I’ve sat in the audience for author events before, listening to someone rad their words aloud. I’ve also organised author events – I have been that person who takes your picture with the writer you admire, who always carries Sharpies, who makes small talk while they sign stock copies. But this week were my first events from the other side – from the side of the author.
There’s something gratifying about being recognised as you walk into the venue for your first author event. “Hi Sue! Glad you could make it!” said the voice. It was actually the publisher and editor, Iain Grant, talking, but for a man who met for about an hour two years ago this isn’t bad.
The authors for tonight’s event meet in the coffee shop, they are relaxed and poised about reading. I am nervous. We discover there will be at least 70-80 people present for Friday’s big launch – now that’s an audience. To mask more nervousness I ask what everyone’s wearing on Friday. They look surprised, clearly haven’t thought about it before, perhaps preoccupied with more worthy literary things. I mention I was going to wear something sparkly and heels. I have set the bar low. Oh dear.
In the event, our audience for this free drop in event is tiny. It’s a freezing cold night and we all understand. But we read anyway. The questions we get asked are excellent and the comments are positive. It’s lovely to meet everyone and I feel really encouraged.
Everyone else has author business cards. I don’t. I get some online on my way home. They should arrive in time for Friday. I decide it’s time to take myself seriously.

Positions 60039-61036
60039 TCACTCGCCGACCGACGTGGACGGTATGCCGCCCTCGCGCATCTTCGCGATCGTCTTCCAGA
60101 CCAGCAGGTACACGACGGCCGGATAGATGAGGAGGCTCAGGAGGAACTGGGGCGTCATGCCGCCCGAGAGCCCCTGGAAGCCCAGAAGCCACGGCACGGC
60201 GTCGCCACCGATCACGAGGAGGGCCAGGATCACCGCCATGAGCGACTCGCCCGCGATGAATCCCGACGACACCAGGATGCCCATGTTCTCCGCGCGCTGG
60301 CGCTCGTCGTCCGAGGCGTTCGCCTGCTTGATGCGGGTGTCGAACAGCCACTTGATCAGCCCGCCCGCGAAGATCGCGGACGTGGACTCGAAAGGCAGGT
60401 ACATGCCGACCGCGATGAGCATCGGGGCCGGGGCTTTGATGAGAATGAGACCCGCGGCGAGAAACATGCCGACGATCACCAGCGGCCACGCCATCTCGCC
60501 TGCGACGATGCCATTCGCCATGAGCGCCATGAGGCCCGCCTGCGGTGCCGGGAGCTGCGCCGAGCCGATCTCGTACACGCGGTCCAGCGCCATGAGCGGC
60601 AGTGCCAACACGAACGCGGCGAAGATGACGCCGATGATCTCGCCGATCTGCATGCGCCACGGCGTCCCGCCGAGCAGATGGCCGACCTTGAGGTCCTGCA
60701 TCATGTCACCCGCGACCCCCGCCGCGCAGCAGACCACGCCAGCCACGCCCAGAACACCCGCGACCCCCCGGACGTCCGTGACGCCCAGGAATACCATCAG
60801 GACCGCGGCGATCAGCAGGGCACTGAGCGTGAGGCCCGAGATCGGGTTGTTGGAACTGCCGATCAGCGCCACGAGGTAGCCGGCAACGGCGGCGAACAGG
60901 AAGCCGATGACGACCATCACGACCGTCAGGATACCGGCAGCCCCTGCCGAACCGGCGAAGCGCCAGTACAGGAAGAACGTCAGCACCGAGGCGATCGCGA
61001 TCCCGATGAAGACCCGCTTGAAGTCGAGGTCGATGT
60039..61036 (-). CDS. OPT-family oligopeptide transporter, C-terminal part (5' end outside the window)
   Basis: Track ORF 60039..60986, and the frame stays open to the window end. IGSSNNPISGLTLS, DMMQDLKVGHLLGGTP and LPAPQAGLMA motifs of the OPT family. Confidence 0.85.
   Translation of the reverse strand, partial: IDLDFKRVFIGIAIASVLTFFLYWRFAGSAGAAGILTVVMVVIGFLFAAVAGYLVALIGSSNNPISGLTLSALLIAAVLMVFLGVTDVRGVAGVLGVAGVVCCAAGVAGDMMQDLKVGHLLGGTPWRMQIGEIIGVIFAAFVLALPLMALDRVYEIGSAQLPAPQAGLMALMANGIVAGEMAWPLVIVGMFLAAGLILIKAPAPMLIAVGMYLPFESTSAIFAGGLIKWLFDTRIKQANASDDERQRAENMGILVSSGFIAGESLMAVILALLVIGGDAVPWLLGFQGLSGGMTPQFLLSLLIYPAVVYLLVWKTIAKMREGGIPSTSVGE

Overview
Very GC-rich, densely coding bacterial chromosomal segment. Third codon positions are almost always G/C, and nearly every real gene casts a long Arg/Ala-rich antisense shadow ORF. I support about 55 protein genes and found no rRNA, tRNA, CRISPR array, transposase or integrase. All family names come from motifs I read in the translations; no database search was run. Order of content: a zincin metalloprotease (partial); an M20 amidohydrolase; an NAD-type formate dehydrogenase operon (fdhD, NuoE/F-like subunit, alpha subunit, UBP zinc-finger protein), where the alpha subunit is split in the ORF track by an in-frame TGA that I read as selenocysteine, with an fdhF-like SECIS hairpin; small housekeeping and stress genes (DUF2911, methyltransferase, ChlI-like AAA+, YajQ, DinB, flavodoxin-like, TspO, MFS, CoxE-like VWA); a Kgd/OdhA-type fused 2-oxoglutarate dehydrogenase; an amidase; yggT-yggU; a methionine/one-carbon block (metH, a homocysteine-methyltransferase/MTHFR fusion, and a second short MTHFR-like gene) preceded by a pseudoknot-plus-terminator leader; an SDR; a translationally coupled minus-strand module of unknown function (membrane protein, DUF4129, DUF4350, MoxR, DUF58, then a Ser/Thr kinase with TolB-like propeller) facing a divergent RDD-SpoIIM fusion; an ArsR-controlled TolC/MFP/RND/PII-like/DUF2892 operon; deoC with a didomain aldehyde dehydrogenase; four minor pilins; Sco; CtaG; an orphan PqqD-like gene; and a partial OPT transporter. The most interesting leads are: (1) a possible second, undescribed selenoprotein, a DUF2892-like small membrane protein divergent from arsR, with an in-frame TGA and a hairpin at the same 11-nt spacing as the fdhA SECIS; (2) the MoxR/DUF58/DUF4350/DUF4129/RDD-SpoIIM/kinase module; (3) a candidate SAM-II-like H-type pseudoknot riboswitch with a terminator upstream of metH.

Friday is a ticketed event. We start off with a boozy reception in the library – to loosen the vocal chords for reading in a theatre (well that was what I told myself…) and then make our way to the theatre. The stage is set, a table for the seven of us, and a complicated and engaging Powerpoint presentation about the writing process delivered by Iain and interspersed by readings from the authors. I manage not to embarrass myself by falling over in my heels as I walk across the stage. So far so good.
Finally, we sit and sign copies of the books as the audience come up and ask questions. I’ve got to improve my signature… I feel it’s not flamboyant enough.
And so there you go! I have a book out. An actual book. Here’s the link should you want to go and buy it. I think it would make a great Christmas present for everyone you know. Go on, get it. Books are easy to giftwrap too…
For the record, I wasn’t even there and I was stressed about what I WOULD have worn, if I had been! I had several hypothetical choices (stop me if this starts to sound crazy), though none included heels, because heels + Maria = utter disaster in the form of stumbling and unstoppable giggling…
Well tell me what you would have worn!
A navy blue shift dress, a grey cardigan, and knee high boots 🙂
Reblogged this on Chateaux en Espagne and commented:
This is Sue’s take on the book launch – she obviously felt more nervous than she looked. I think I learned three things:
1. Take plenty of biros to sign books – we only had one or two between the lot of us.
2. The audience wants to know about the scope of the story and especially about the writing journey.
3. Relax and enjoy it, the hard work is over.